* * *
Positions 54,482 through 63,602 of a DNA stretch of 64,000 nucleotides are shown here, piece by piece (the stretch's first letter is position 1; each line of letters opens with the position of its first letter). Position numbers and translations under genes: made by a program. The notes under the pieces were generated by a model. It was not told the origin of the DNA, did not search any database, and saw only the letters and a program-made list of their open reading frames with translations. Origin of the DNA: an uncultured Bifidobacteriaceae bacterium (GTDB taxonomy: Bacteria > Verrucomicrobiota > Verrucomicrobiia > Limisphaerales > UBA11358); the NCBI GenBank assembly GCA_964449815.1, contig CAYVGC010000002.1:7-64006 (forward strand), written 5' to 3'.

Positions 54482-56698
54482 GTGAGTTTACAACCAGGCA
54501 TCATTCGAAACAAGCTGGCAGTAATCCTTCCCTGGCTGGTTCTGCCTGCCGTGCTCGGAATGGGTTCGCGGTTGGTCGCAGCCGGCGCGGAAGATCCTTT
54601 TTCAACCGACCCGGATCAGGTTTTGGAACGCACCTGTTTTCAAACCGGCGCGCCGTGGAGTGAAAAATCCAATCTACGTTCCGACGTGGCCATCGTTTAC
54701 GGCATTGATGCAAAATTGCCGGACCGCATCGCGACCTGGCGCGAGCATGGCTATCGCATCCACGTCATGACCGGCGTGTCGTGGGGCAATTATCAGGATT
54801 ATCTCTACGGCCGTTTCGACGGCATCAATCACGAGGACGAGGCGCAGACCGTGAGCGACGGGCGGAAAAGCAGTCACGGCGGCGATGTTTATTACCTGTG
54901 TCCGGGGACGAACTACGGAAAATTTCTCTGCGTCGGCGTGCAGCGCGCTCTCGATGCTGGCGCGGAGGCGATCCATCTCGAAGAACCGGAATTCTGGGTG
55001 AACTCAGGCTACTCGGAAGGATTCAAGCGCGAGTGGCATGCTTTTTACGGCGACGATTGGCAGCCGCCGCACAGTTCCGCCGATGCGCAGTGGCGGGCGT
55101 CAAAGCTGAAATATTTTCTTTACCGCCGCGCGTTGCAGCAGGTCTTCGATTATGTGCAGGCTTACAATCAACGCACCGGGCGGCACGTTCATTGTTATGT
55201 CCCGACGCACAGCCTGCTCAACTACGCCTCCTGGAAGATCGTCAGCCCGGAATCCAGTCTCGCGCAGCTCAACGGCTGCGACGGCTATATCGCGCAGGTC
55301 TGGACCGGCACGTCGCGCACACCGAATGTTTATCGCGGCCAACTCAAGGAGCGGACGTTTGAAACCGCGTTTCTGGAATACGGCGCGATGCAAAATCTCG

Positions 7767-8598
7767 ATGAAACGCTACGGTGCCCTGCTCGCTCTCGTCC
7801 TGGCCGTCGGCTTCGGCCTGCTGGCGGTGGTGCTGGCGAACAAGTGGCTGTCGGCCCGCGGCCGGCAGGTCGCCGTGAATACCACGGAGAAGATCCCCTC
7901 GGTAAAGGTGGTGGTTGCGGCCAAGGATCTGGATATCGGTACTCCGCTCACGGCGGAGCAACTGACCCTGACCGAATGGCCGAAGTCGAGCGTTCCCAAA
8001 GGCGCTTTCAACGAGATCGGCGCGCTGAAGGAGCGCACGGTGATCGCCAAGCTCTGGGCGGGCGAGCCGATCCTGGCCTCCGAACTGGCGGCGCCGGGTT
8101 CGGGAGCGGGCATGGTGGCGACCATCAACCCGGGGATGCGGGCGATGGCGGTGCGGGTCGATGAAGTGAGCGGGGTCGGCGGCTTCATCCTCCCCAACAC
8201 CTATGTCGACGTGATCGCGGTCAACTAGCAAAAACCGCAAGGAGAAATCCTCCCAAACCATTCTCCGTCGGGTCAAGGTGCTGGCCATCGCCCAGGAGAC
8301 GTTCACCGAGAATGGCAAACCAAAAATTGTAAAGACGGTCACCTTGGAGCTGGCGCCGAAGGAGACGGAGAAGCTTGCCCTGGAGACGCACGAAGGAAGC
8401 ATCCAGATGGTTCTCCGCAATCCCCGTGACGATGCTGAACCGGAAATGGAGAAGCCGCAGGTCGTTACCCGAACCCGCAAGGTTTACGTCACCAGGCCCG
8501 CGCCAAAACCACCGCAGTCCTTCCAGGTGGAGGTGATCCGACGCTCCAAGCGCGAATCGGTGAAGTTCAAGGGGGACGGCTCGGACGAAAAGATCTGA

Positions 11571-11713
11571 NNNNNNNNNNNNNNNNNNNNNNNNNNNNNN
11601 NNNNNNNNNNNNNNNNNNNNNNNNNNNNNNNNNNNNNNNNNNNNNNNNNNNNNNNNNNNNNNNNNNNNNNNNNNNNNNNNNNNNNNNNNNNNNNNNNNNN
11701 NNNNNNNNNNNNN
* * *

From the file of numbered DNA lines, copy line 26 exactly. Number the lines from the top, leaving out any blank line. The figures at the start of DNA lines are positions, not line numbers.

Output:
11701 NNNNNNNNNNNNN